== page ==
Walking with a hunter

Just made it today!

I wanted an excuse. It’s cold outside and the mornings are already darker, aren’t they? It’s the first day of my post Xeloda cycle four holiday and I deserve to snuggle down and enjoy my duvet. But I skipped yesterday. And I’m a bit lazy by nature. So no. This morning I need to crawl out of bed and into my new (looser) jeans. The cut off is nine o’clock and as you know by now, I’m a rule follower.

The neighbours I didn’t know last week are becoming friendlier. We greet each other and even comment on the weather. It’s glorious and I can’t remember a Cape autumn ever being this beautiful. But then I never used to walk the streets of Hout Bay, prior to the virus. Things were different before this war. It’s going to go down in history as BC and AC Covid-19. The country feeling has returned to the valley. Even the dogs in my neighbourhood come up to say hello these days. Our garden has always attracted birds but it has now become a mini sanctuary. Even the squirrels are behaving differently and one ran through the house yesterday, despite the real threat of being hunted by Archie.

Notwithstanding the limbo suspension, I feel good. And very, very grateful for my life. Preparing vegetarian meals is surprisingly easy. There are a zillion delicious methods in my recipe books and google is a minefield of sometimes useful information. I resisted this switch for so long and yet I’ve taken to it like the proverbial duck to water. I make a mean chickpea curry now. Recipe on request. I don’t want to foist my enthusiasm on the meat eaters out there. Up until a few days ago, I was one.

I’d forgotten how much I like walking actually. It frees up my mind and I find my old habit of daydreaming, creeping back into my life. I have intense urges to create. I know I’m no artist but the idea of painting keeps showing up in my thoughts. Perhaps the autumn colours are inspiring me. Silky hues blending into one another on canvas, brush strokes of brilliant light, textures and the feel of velvet…all seem to be coming up from somewhere deep inside me.

As I turn the corner to climb the (little) hill, my neighbour’s cat is watching me from a tree. He’s Archie’s rival and the reason for Xena and my early morning pyjama-ed escapades into the street. Strangely enough, he is also a ginger but a milky patch on his chest distinguishes him from my boy. He’s climbing down to join me. Odd. He usually avoids me studiously. I wait to see what he’s planning. And then it hits me between the eyes. He’s not the enemy. My own Archie is strutting towards me. His golden eyes are fixated. “What are you doing here, boy?” He gives me an intense gaze and falls into step. The little hunter is joining me on my walk!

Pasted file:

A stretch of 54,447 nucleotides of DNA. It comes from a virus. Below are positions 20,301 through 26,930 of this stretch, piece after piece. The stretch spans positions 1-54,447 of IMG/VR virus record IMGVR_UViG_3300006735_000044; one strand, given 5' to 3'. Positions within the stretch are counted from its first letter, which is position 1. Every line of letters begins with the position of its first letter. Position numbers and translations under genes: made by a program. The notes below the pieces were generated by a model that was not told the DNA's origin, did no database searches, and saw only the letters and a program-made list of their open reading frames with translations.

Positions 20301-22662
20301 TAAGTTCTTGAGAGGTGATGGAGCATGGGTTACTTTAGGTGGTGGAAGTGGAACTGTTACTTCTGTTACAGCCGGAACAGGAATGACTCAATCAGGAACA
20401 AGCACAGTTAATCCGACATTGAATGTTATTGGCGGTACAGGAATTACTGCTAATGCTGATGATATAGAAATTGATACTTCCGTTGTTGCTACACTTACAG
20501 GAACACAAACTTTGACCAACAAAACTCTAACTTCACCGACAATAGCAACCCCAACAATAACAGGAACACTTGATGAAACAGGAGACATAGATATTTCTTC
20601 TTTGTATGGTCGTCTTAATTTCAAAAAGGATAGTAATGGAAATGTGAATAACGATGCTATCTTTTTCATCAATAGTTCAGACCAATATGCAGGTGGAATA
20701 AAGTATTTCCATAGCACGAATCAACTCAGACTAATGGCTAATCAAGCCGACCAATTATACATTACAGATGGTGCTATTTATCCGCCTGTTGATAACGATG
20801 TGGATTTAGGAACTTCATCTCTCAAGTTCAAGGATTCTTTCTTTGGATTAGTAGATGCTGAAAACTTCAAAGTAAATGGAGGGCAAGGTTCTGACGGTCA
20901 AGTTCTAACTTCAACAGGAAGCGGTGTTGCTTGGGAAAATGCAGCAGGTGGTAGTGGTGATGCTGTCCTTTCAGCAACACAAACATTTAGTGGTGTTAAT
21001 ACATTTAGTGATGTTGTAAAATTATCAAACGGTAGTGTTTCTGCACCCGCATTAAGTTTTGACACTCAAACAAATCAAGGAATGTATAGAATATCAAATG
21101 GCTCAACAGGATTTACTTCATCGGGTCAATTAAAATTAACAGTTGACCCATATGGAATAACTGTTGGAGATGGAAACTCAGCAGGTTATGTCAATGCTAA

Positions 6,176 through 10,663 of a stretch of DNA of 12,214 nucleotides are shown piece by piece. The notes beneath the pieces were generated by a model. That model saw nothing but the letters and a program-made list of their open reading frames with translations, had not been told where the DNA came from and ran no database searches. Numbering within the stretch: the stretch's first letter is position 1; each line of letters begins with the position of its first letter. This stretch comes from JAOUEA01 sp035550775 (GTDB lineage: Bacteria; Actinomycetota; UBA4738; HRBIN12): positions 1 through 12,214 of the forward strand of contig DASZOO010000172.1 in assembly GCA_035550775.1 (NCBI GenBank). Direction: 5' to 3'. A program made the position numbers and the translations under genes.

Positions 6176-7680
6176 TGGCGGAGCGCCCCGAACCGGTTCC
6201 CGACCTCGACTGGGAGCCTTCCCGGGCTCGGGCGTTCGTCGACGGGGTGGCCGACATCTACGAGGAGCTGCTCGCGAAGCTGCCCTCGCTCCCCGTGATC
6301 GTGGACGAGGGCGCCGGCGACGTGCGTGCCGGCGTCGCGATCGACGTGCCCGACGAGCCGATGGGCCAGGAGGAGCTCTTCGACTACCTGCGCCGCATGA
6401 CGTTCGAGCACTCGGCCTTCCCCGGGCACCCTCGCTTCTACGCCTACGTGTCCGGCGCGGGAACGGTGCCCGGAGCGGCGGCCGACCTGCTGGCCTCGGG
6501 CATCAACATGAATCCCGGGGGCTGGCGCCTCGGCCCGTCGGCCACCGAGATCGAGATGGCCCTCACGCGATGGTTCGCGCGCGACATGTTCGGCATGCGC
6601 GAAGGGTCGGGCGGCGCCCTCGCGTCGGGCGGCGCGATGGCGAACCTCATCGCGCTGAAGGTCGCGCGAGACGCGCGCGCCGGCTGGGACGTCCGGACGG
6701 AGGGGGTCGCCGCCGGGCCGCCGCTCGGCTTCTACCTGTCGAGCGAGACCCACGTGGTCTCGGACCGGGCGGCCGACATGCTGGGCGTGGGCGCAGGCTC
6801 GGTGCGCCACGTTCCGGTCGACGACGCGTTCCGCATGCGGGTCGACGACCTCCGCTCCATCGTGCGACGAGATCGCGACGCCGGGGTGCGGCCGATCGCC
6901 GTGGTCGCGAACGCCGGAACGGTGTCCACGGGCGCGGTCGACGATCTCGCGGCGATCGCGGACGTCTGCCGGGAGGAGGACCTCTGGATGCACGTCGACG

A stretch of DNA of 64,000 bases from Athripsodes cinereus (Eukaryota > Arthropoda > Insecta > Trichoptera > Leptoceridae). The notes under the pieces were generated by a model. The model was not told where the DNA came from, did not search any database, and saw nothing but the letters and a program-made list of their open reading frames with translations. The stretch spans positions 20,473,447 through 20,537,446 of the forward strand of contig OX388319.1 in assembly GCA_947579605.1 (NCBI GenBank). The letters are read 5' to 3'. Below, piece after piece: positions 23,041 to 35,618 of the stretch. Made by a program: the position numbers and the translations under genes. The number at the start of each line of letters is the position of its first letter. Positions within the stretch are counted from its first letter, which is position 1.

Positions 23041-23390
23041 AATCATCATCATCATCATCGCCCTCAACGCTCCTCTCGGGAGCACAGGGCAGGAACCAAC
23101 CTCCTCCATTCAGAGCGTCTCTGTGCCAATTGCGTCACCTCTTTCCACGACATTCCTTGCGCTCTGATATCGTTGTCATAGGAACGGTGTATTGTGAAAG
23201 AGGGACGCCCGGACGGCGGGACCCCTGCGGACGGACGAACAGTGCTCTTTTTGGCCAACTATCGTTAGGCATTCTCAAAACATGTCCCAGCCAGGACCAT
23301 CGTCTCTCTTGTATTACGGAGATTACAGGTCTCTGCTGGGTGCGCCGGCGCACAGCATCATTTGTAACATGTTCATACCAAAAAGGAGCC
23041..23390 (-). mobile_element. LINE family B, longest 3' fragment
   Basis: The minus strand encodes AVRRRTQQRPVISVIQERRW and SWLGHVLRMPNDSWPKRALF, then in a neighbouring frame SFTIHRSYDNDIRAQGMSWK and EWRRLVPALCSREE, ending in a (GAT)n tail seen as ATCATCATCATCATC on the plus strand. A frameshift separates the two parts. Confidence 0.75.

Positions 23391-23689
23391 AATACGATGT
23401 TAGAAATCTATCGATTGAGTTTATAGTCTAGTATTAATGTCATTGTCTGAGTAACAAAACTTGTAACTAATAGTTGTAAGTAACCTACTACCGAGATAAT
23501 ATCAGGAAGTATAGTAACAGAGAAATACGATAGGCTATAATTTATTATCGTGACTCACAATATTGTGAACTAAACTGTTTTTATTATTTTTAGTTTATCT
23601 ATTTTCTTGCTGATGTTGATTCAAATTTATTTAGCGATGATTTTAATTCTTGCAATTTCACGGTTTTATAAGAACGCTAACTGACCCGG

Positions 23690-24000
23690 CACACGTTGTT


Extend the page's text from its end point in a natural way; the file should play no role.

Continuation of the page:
When our Cape Dutch cottage comes into view, Archie makes sure that he slips through the railings before I unlock the gate. Xena is waiting for us. She has had her walk but this is not acceptable. Archie placates his sulky friend with a head bump. I am tickled pink by the walk. But there’s a gnawing feeling too. My tomcat is showing me whose territory this is. I adore having him walk next to me but don’t reach down to pat him. Somehow I get the feeling I’m the intruder and a mock attack could very well be on the cards, if I overstep the boundaries.

This surreal cancer/corona journey with all its challenges and dangers, has brought about a synchronicity of rhythms. I feel closer to nature than ever before. My animals and those in the neighbourhood, are allowing us into their worlds – worlds we were too busy to notice. The day stretches before me and I have so much I wish to do. There is enough time…provided I limit the daydreaming.

Then again, creativity doesn’t come to me when I’m tied to a desk. It’s always appeared when I’m diving under a wave or walking in a forest. Eureka moments even pop up under a steamy shower. Busyness is a man made construct and overdoing prevents us from just being. Perhaps this is the time to re-assess. And as I used to remind my disbelieving engineering students, “Imagination is more important than knowledge!”  Sometimes glazed eyes would only refocus when I added Albert Einstein’s name to the quote.

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